Hesitation proves unwarranted on the road to TV’s final frontier

My Sky digibox has finally arrived. I say “finally” but in some ways it got here sooner than I’d hoped. Regular readers may recall that in September I was dithering over whether to respond to the shiny silver mailshot from Sky Digital and become an “early adopter”.

As a Sky analogue subscriber, should I take advantage of the “40-off” deal for dish and decoder box, plus free installation? Did I really want 11 movie channels, plus Sky Box Office, plus ten documentary channels and an Electronic Programme Guide? Weren’t my existing 50 or so channels enough? Could I face the disruption of having the old dish taken down, and the risk of a new set-top box that might not work? Could I face filling in all those forms and battling with the new equipment?

Well, on your behalf, dear reader, I decided to go for it. My household has been a test-bed for multichannel TV since before the days of BSB. How could we refuse at the final fence – the final frontier that will lead to unlimited digital choice? I filled in the forms and waited.

Nothing happened.

October 1 dawned, and even before dawn – at midnight to be precise – I took my place in Dixons in Oxford Street to observe the countdown for the first digiboxes going on sale. I witnessed the first couple of purchases (by a Dixons employee and the head of the new digital channel BBC Choice) but resisted the temptation to pre-empt the system and buy a box over the counter.

I had sent my forms to Sky’s subscriber management centre in Livingston and they would not let me down. Would they? For the next few weeks I heard nothing, but by now I was in no rush. Having missed the launch itself, there was no urgency – and the tales I was hearing from colleagues suggested it might be better to wait. There were reports of technical problems with the digiboxes, of Sky installers arriving but not the decoder cards that make the boxes work, or long delays on the phone to Livingston.

Equally worrying, some of the services I currently received on Sky would not be available on Sky Digital, even when it was working properly. No CNN or Cartoon Network (would the seven-year-old leave home, or could she survive on a diet of Nickelodeon, Fox Kids, Disney and the terrestrial kids’ programmes?). No BBC radio, no teletext and no VideoPlus either. Were the new channels, BBC Choice and News 24, UK Arena and UK Style, Animal Planet and M2, worth the trade-off?

I decided to hang on, save my 200 for the time being, and wait till Sky got round to contacting me… probably some time in 1999.

And then I got my Barclaycard bill. Dated November 9, and opened on November 13, it told me that on October 10 Sky Digital had charged me 199.98. I looked up the installation contract. Sure enough, that was the sum I had agreed to pay, for a digital satellite system plus “tvLINK” (which lets you watch the satellite programmes on a second set), and I had opted to pay by Barclaycard.

What I hadn’t presumed was that Sky would take the payment straight away without bothering to deliver the goods, or even to let me know. I rang the customer service centre.

It didn’t take as long to get through as I had feared. I listened to the recorded “Welcome and thank you for calling Sky Digital” message, pressed the star key twice, pressed 1 “for existing Sky subscriber” and then pondered a choice of five further choices, none of them precisely relevant (where was “Press 8 if we have taken the money for your digibox but not contacted you” option?). Improbably, within two minutes, I was talking to a human being.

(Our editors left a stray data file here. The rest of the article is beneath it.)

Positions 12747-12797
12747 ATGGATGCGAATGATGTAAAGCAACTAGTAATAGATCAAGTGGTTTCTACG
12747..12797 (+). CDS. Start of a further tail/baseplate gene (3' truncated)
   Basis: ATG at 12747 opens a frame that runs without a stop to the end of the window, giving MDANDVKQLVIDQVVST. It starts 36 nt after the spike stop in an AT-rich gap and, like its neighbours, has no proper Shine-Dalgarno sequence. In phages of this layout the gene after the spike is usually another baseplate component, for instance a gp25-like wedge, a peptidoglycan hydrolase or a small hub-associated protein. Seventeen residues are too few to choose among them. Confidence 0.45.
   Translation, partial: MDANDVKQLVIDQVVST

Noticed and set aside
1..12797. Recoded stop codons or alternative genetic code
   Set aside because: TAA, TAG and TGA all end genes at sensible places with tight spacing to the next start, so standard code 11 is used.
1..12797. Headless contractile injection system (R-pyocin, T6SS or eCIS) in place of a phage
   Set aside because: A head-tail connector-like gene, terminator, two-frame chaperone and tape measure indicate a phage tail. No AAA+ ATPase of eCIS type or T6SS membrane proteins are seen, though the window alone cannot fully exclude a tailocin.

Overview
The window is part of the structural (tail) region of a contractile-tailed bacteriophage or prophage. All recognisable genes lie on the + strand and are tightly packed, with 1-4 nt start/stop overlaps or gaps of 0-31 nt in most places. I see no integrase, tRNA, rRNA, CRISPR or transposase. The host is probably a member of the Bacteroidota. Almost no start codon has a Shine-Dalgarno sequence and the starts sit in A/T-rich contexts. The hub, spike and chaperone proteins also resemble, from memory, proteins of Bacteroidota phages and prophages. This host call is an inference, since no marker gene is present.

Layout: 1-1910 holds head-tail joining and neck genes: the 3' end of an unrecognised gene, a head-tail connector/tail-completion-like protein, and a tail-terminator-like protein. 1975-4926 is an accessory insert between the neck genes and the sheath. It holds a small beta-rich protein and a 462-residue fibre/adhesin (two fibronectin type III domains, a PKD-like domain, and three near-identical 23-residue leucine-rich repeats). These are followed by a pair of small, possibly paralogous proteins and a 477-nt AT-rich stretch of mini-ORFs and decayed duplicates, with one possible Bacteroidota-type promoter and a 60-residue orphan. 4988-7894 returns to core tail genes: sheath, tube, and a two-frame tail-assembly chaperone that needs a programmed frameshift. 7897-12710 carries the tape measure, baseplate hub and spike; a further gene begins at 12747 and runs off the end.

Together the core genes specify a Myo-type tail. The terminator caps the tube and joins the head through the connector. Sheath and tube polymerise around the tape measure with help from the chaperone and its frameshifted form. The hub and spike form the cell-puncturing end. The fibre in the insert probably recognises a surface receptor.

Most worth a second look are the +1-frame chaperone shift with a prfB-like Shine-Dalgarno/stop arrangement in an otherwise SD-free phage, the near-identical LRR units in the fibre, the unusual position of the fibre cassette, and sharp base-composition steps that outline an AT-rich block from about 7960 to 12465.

I explained my problem and she quickly got the measure of it (presumably I wasn’t the first). She passed it to her superior – and soon Sky was redeeming itself.

By the end of the day, I’d been given a date – December 1 – though no clue as to a likely time, so I arranged to work at home that day. The viewing card arrived promptly in the post. On the day itself, the installer rang at 9am to say he’d be round between 1pm and 3pm – and he arrived at 2pm. Within half an hour, the new dish was up and the old one removed. The box was working shortly afterwards.

I’m still awaiting the second remote control handset, which wasn’t supplied with the tvLINK kit (the installer said it would be sent to me). And there are times when the digibox doesn’t seem to respond as it’s meant to (the back-up button doesn’t switch back to the previous channel and the text button doesn’t function). I’m still not clear if these are general problems, or my own.

But the picture quality is excellent, the new channels are already finding favour (M2, MTV’s sister channel, is already notching up the hours) and the EPG is genuinely well designed and easy to use. Before, we used to ignore two-thirds of the channels because it was too hard to find out what was on (and when). Now, the TV guide lets us see not only what is on each channel (albeit very briefly), but what’s coming up next – a facility that quickly becomes habit-forming.

For those of us already used to multichannel TV, it isn’t earth-shattering. I could happily have done without it. But already the potential of digital TV is becoming apparent – and if I can get back the facilities and channels I have lost it will definitely be progress.


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